Abstract. Hyperuricemia is associated with renal disease, but it is usually considered a marker of renal dysfunction rather than a risk factor for progression. Recent studies have reported that mild hyperuricemia in normal rats induced by the uricase inhibitor, oxonic acid (OA), results in hypertension, intrarenal vascular disease, and renal injury. This led to the hypothesis that uric acid may contribute to progressive renal disease. To examine the effect of hyperuricemia on renal disease progression, rats were fed 2% OA for 6 wk after 5/6 remnant kidney (RK) surgery with or without the xanthine oxidase inhibitor, allopurinol, or the uricosuric agent, benziodarone. Renal function and histologic studies were performed at 6 wk. Given observations that uric acid induces vascular disease, the effect of uric acid on vascular smooth muscle cells in culture was also examined. RK rats developed transient hyperuricemia (2.7 mg/dl at week 2), but then levels returned to baseline by week 6 (1.4 mg/dl). In contrast, RKϩOA rats developed higher and more persistent hyperuricemia (6 wk, 3.2 mg/dl). Hyperuricemic rats demonstrated higher BP, greater proteinuria, and higher serum creatinine than RK rats. Hyperuricemic RK rats had more renal hypertrophy and greater glomerulosclerosis (24.2 Ϯ 2.5 versus 17.5 Ϯ 3.4%; P Ͻ 0.05) and interstitial fibrosis (1.89 Ϯ 0.45 versus 1.52 Ϯ 0.47; P Ͻ 0.05). Hyperuricemic rats developed vascular disease consisting of thickening of the preglomerular arteries with smooth muscle cell proliferation; these changes were significantly more severe than a historical RK group with similar BP. Allopurinol significantly reduced uric acid levels and blocked the renal functional and histologic changes. Benziodarone reduced uric acid levels less effectively and only partially improved BP and renal function, with minimal effect on the vascular changes. To better understand the mechanism for the vascular disease, the expression of COX-2 and renin were examined. Hyperuricemic rats showed increased renal renin and COX-2 expression, the latter especially in preglomerular arterial vessels. In in vitro studies, cultured vascular smooth muscle cells incubated with uric acid also generated COX-2 with time-dependent proliferation, which was prevented by either a COX-2 or TXA-2 receptor inhihbitor. Hyperuricemia accelerates renal progression in the RK model via a mechanism linked to high systemic BP and COX-2-mediated, thromboxane-induced vascular disease. These studies provide direct evidence that uric acid may be a true mediator of renal disease and progression.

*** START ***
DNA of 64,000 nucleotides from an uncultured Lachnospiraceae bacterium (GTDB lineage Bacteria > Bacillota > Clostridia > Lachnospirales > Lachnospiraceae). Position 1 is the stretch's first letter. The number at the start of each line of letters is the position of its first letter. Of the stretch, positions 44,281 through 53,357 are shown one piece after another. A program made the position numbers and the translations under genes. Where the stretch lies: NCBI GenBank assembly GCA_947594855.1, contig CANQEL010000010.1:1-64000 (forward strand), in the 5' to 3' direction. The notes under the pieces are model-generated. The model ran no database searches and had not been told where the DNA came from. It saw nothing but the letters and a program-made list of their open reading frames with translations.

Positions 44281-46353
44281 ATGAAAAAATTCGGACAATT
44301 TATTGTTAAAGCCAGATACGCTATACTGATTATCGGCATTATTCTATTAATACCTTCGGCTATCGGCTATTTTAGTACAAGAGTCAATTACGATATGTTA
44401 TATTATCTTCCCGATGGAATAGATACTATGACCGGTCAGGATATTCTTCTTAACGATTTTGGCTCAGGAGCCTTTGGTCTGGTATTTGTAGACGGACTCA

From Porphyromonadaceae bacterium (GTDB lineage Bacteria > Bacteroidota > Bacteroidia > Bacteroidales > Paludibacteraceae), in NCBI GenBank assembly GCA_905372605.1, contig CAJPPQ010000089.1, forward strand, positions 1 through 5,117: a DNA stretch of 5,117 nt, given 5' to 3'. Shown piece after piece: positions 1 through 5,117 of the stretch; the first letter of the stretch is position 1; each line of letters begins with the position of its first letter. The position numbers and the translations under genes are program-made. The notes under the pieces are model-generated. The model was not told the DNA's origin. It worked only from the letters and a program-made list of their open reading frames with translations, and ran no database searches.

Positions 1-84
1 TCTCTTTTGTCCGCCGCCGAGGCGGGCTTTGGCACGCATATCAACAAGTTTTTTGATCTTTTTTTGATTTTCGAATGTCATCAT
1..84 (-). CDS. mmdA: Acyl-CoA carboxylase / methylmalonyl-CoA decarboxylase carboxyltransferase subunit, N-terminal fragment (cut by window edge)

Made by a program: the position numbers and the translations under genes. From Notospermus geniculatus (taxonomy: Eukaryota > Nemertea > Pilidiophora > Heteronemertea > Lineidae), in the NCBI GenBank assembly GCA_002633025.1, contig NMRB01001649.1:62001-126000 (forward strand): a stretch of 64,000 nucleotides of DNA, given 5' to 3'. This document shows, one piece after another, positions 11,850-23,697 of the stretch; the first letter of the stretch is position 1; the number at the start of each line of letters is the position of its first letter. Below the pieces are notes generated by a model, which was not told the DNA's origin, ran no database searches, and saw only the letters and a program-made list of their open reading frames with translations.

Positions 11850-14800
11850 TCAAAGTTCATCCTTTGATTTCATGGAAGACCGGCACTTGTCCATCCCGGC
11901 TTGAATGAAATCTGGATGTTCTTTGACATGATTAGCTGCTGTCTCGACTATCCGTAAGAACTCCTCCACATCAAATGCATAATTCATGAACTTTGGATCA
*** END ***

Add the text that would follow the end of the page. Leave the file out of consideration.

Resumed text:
Hyperuricemia is associated with hypertension and vascular disease, but whether this represents a causal relationship or an epiphenomenon remains unknown. We recently reported a model of mild hyperuricemia in rats that results in increased blood pressure and mild renal fibrosis. In this study, we examined the effect of hyperuricemia on the renal vasculature. Rats fed 2% oxonic acid and a low-salt diet for 7 wk developed mild hyperuricemia (1.8 vs. 1.4 mg/dl, P < 0.05), hypertension [147 vs. 127 mmHg systolic blood pressure (SBP), P < 0.05], and afferent arteriolar thickening, with a 35% increase in medial area ( P < 0.05). Allopurinol or benziodarone prevented the hyperuricemia, hypertension, and arteriolopathy. Hydrochlorothiazide treatment did not prevent the hyperuricemia or arteriolopathy despite controlling blood pressure. In contrast, the arteriolopathy and hypertension were prevented by both enalapril and losartan. Uric acid also directly stimulated vascular smooth muscle cell proliferation in vitro, and this was partially inhibited by losartan. Thus hyperuricemia induces a renal arteriolopathy in rats that is blood pressure independent and involves the renin-angiotensin system.